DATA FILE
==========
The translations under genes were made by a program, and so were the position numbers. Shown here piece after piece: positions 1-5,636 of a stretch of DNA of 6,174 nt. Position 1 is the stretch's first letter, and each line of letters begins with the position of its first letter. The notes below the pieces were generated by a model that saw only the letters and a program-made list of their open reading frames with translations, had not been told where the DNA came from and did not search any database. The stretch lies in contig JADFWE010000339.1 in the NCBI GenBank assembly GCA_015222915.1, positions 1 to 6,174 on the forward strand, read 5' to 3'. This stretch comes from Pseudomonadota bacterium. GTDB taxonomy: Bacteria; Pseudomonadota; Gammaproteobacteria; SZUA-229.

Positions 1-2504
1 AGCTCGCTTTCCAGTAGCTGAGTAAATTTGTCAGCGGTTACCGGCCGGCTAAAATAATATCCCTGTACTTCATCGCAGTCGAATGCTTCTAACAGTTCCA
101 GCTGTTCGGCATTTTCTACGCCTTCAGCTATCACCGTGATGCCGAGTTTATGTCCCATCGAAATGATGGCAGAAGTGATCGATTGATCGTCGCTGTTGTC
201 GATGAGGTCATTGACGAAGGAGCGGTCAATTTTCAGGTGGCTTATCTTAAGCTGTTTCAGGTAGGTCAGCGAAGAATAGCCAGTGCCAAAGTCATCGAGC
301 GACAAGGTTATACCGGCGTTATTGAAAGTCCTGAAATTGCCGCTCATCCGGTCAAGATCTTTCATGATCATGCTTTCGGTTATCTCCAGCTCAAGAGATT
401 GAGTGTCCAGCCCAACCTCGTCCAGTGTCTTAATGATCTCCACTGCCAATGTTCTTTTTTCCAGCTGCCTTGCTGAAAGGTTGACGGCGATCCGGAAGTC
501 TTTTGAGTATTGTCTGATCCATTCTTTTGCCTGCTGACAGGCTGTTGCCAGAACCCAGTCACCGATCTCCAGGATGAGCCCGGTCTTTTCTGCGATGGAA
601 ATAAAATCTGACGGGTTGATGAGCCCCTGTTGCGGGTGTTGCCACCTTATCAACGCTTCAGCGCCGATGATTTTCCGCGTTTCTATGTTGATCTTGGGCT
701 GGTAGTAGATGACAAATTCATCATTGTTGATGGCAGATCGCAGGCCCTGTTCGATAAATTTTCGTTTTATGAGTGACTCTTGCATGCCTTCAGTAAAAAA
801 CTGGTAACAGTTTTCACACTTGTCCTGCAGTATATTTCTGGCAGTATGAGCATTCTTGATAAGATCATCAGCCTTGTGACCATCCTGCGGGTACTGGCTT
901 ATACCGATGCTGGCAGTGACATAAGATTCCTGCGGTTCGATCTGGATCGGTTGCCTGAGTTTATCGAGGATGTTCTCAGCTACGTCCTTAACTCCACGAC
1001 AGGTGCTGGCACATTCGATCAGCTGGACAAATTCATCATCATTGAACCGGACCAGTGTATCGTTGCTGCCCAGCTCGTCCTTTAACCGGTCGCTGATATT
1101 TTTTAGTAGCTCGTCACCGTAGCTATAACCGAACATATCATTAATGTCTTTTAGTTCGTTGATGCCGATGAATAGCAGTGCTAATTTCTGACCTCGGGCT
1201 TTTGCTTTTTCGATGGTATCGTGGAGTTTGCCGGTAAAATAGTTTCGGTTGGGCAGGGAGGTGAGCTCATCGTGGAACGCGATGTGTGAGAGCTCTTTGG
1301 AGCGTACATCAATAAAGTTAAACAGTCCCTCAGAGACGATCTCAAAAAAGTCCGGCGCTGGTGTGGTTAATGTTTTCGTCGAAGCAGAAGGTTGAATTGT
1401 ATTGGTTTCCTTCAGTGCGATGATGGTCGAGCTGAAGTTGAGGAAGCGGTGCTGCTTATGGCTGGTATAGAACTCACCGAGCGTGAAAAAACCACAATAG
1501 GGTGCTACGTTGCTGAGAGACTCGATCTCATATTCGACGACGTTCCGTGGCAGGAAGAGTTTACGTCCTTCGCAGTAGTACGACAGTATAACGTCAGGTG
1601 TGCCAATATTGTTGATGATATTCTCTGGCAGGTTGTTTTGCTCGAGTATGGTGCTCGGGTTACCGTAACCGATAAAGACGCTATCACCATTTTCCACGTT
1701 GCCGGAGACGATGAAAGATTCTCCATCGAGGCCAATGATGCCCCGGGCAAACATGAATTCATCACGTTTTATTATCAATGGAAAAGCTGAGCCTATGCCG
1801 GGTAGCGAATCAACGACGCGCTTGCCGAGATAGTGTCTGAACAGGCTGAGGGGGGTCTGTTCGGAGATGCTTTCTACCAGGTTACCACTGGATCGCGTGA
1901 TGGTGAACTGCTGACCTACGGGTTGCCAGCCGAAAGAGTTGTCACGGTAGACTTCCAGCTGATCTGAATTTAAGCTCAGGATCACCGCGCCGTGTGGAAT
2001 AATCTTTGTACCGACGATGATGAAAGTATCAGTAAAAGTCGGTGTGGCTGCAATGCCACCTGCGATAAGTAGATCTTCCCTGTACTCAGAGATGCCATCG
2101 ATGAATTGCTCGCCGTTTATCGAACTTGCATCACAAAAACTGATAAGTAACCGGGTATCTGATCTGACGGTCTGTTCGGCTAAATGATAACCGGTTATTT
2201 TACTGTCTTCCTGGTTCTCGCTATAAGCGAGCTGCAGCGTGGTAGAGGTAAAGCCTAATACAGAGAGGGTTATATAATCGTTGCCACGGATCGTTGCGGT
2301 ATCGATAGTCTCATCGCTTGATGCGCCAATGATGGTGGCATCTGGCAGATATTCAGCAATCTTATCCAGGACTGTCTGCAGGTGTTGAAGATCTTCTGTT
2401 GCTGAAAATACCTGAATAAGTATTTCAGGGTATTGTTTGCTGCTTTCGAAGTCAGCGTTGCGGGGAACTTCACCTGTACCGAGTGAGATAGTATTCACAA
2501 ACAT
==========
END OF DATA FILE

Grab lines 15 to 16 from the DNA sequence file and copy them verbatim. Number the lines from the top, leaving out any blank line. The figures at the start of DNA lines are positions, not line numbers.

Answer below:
1201 TTTGCTTTTTCGATGGTATCGTGGAGTTTGCCGGTAAAATAGTTTCGGTTGGGCAGGGAGGTGAGCTCATCGTGGAACGCGATGTGTGAGAGCTCTTTGG
1301 AGCGTACATCAATAAAGTTAAACAGTCCCTCAGAGACGATCTCAAAAAAGTCCGGCGCTGGTGTGGTTAATGTTTTCGTCGAAGCAGAAGGTTGAATTGT